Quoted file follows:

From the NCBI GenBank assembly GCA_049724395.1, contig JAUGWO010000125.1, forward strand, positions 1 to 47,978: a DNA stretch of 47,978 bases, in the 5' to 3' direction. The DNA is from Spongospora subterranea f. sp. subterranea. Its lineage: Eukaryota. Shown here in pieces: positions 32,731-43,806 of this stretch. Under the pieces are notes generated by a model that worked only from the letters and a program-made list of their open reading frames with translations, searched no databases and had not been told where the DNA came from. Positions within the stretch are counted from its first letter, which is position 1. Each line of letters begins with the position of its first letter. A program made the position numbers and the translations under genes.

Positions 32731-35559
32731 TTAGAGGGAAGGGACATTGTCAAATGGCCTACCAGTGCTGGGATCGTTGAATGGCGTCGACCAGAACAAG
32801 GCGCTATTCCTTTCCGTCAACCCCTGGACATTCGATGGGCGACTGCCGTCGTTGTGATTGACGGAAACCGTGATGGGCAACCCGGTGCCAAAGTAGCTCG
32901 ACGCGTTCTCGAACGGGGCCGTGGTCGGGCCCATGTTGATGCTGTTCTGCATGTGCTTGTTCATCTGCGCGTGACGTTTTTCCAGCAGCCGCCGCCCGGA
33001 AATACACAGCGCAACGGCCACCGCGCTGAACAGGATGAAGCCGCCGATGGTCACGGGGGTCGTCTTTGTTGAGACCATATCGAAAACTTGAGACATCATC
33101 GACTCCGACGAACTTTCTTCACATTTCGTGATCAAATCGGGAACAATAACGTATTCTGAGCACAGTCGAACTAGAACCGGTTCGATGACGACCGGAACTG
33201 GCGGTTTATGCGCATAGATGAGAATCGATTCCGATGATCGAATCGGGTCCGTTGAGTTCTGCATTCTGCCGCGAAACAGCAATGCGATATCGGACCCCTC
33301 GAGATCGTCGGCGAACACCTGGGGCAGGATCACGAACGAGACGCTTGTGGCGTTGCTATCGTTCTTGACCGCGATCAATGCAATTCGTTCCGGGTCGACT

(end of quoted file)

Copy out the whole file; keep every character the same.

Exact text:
From the NCBI GenBank assembly GCA_049724395.1, contig JAUGWO010000125.1, forward strand, positions 1 to 47,978: a DNA stretch of 47,978 bases, in the 5' to 3' direction. The DNA is from Spongospora subterranea f. sp. subterranea. Its lineage: Eukaryota. Shown here in pieces: positions 32,731-43,806 of this stretch. Under the pieces are notes generated by a model that worked only from the letters and a program-made list of their open reading frames with translations, searched no databases and had not been told where the DNA came from. Positions within the stretch are counted from its first letter, which is position 1. Each line of letters begins with the position of its first letter. A program made the position numbers and the translations under genes.

Positions 32731-35559
32731 TTAGAGGGAAGGGACATTGTCAAATGGCCTACCAGTGCTGGGATCGTTGAATGGCGTCGACCAGAACAAG
32801 GCGCTATTCCTTTCCGTCAACCCCTGGACATTCGATGGGCGACTGCCGTCGTTGTGATTGACGGAAACCGTGATGGGCAACCCGGTGCCAAAGTAGCTCG
32901 ACGCGTTCTCGAACGGGGCCGTGGTCGGGCCCATGTTGATGCTGTTCTGCATGTGCTTGTTCATCTGCGCGTGACGTTTTTCCAGCAGCCGCCGCCCGGA
33001 AATACACAGCGCAACGGCCACCGCGCTGAACAGGATGAAGCCGCCGATGGTCACGGGGGTCGTCTTTGTTGAGACCATATCGAAAACTTGAGACATCATC
33101 GACTCCGACGAACTTTCTTCACATTTCGTGATCAAATCGGGAACAATAACGTATTCTGAGCACAGTCGAACTAGAACCGGTTCGATGACGACCGGAACTG
33201 GCGGTTTATGCGCATAGATGAGAATCGATTCCGATGATCGAATCGGGTCCGTTGAGTTCTGCATTCTGCCGCGAAACAGCAATGCGATATCGGACCCCTC
33301 GAGATCGTCGGCGAACACCTGGGGCAGGATCACGAACGAGACGCTTGTGGCGTTGCTATCGTTCTTGACCGCGATCAATGCAATTCGTTCCGGGTCGACT